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Development and characterization of thin film nichrome strain gauge sensor for load applications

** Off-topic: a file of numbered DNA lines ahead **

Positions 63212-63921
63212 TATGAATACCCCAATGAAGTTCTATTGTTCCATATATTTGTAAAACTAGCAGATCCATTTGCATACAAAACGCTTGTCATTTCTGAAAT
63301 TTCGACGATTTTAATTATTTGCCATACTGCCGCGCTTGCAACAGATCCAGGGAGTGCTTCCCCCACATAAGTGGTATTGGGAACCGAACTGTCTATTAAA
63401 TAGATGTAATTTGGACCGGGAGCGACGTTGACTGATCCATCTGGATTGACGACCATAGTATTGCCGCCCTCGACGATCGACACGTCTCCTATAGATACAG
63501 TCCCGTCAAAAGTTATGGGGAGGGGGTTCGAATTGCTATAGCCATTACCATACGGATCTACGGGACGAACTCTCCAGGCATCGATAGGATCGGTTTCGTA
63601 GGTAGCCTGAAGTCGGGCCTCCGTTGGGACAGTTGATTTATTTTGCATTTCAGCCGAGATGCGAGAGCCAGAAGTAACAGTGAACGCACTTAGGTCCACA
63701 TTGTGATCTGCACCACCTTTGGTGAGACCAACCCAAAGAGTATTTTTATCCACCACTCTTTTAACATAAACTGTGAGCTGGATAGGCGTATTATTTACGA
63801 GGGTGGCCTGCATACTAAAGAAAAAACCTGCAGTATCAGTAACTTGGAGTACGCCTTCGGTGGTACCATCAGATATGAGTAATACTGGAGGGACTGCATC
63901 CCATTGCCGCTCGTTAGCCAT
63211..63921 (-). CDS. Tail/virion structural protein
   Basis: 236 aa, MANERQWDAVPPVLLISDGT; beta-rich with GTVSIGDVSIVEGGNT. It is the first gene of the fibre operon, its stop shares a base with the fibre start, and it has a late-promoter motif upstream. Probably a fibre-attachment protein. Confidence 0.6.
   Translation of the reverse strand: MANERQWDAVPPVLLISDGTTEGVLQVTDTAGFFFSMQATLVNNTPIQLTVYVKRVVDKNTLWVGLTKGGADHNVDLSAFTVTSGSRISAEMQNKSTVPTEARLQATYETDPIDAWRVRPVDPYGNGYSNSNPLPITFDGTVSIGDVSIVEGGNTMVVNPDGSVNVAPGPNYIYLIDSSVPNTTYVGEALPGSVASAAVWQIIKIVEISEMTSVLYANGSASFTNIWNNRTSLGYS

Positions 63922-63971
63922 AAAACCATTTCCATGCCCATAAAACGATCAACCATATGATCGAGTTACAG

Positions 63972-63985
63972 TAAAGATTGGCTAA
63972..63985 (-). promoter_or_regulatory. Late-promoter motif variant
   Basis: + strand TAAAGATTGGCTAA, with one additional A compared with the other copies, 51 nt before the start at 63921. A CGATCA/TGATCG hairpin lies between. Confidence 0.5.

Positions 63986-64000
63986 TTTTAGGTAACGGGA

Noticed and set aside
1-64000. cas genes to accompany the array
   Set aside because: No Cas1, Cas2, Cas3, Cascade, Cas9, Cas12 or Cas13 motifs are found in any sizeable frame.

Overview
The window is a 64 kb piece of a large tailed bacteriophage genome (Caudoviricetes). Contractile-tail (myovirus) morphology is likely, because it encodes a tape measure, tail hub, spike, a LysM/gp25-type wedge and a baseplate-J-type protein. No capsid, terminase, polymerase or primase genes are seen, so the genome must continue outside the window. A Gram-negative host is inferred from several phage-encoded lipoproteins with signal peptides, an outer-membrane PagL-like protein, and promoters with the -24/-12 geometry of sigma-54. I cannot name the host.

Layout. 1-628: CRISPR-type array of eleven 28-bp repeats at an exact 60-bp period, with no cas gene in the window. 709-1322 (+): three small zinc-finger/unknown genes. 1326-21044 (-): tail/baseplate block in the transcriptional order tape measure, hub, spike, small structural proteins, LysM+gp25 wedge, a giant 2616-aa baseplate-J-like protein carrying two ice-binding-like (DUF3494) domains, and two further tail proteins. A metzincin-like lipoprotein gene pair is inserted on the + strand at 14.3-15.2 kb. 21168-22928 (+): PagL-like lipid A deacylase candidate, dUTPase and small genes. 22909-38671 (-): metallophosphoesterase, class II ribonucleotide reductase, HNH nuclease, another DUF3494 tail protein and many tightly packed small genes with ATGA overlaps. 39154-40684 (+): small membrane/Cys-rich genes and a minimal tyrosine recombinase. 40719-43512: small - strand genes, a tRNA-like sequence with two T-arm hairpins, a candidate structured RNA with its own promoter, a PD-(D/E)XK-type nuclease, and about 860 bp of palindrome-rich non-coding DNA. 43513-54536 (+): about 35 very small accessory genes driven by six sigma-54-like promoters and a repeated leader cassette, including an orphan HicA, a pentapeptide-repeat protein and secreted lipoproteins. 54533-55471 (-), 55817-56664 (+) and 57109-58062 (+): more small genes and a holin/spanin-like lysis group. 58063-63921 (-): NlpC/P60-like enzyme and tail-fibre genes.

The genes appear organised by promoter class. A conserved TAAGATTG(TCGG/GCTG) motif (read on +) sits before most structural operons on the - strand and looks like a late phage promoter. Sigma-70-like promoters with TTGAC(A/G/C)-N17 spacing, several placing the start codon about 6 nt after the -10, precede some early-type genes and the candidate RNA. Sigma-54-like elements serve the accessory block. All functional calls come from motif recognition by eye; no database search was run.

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  • 1. International Journal of Advanced Research in Engineering (IJARET) International Journal of Advanced Research in Engineering and Technologyand Technology (IJARET), ISSN 0976 – 6480(Print), IJARET ISSN 0976 – 6480(Print), ISSN 0976 – 6499(Online) Volume 1, Number 1, July - Aug (2010), © IAEMEISSN 0976 – 6499(Online) Volume 1,Number 1, July - Aug (2010), pp. 59-67 © IAEME© IAEME, http://www.iaeme.com/ijaret.html DEVELOPMENT AND CHARACTERIZATION OF THIN FILM NICHROME STRAIN GAUGE SENSOR FOR LOAD APPLICATIONS Latha H K E Assistant Professor Department of Instrumentation & Electronics Siddaganga Institute of Technology, Tumkur-572103 E-mail: lathahke@yahoo.com Stephen R John Professor Department of Instrumentation & Electronics Siddaganga Institute of Technology, Tumkur, Karnataka. ABSTRACT This paper describes the design & development of a sputter deposited Nickel- Chromium (sensing film) strain gauge sensor for load applications. Beryllium copper (Be-Cu) strip is used as a spring element (cantilever beam). The various steps followed to prepare thin film strain gauges on the spring element are described. M-bond 610 adhesive (Measurements Group) has been employed as the insulating layer. The strain gauges were deposited using DC magnetron Sputtering technique on either side of the Be-Cu strip. The developed strain gauges were connected in wheat stone bridge configuration to measure load. The NiCr thin film strain gauges developed can be used in micro machined load sensors. Key words:- Cantilever, Load, Thin film Strain Gauge. 1. INTRODUCTION Thin-film load transducers on rigid substrates have been well received in the field of sensing technology. For the measurement of force, vibration and load by electronic means, we usually make use of a system that has a spring element and a collection of four 59